|Jan2-13, 02:52 PM||#1|
Ripple Current in Aged Brushed DC Motors
I work as an engineer and I've been looking for an explanation for something that I have been puzzled by.
Physics background of problem: In brushed DC motors, electrical coils (poles) rotate as the motor moves. A change in inductance as they move makes small variations in motor current arise.
It would be intuitive for these ripples to decrease in magnitude over the lifetime of a motor but this doesn't seem to be the case based on data from a motor manufacturer and ripple images found in "Brush wear detection by continuous wavelet transform." (The paper however does not focus on magnitude so it can't be conclusive evidence for this) I would expect the magnets in the motor to lose their magnetism as the motor heats and cools during its life cycle. This change should be small with modern magnets but it should still decrease the back emf constant of the motor and decrease the ripple magnitude.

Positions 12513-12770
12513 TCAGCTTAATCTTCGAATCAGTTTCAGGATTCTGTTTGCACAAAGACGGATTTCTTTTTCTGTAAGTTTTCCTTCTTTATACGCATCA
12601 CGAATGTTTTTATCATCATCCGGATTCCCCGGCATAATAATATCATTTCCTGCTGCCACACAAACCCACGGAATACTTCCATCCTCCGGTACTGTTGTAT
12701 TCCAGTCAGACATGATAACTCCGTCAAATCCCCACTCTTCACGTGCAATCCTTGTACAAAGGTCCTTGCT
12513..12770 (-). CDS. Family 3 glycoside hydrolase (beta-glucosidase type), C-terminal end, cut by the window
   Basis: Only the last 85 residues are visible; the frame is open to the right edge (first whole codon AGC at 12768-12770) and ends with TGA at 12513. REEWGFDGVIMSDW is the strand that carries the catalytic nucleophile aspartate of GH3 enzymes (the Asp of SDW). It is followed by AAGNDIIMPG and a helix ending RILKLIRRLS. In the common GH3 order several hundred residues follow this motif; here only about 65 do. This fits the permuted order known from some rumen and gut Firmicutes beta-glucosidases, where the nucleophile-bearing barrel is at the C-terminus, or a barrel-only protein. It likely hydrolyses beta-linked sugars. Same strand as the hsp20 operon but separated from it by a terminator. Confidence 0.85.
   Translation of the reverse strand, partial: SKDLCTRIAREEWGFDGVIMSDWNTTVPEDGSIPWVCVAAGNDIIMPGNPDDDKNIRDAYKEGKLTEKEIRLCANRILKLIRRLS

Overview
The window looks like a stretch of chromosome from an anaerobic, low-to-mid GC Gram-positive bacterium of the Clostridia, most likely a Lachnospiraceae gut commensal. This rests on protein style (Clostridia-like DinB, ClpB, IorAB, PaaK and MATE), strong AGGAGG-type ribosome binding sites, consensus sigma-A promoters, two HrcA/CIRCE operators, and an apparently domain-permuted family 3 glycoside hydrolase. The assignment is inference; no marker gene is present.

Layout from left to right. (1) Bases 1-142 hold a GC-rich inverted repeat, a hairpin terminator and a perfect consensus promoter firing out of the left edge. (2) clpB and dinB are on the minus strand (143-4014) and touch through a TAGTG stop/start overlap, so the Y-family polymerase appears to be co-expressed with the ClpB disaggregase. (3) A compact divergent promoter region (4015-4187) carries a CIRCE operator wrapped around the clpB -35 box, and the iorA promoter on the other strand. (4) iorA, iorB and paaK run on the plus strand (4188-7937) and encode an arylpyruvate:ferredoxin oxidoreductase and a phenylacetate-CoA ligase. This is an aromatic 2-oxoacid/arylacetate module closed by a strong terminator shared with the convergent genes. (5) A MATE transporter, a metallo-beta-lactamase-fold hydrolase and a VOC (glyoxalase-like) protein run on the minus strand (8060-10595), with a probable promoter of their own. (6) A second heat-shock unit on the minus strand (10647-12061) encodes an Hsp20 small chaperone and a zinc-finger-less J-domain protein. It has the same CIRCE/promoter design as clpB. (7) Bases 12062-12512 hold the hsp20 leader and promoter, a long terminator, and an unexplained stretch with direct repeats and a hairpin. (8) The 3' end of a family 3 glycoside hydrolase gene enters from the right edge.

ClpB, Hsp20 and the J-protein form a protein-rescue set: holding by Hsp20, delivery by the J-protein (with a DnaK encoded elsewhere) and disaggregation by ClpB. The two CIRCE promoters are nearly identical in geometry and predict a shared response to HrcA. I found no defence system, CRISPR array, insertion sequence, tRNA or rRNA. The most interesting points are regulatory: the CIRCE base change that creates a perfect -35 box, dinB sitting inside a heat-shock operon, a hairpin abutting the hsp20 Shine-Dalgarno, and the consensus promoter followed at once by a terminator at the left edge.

How could motor ripple actually increase over the lifetime of a motor?
|Jan3-13, 08:20 AM||#2|
That paper describes ripple arising from brush to commutator contact which is not variations in inductance. The author was working on a technique to infer brush condition.
Brushes are usually some graphite bearing substance and they wear away. If the dust is allowed to accumulate it can jam the brush in its holder and it loses contact with commutator. Maintenance on large DC machines includes verifying the brushes are free in their holder so the spring keeps them snug against commutator, and replacing brushes as they wear away.
|Jan3-13, 09:12 PM||#3|
Dang, I learn something useful every single day here at the PF!
|Similar Threads for: Ripple Current in Aged Brushed DC Motors|
|3 phase high current ripple suppression||Electrical Engineering||5|
|DC-DC converter that can handle reverse current for motors||Electrical Engineering||9|
|Direct current in electric motors?||Introductory Physics Homework||3|
|calculating current ripple?||Electrical Engineering||7|
|Generating using a DC brushed motor||Electrical Engineering||4|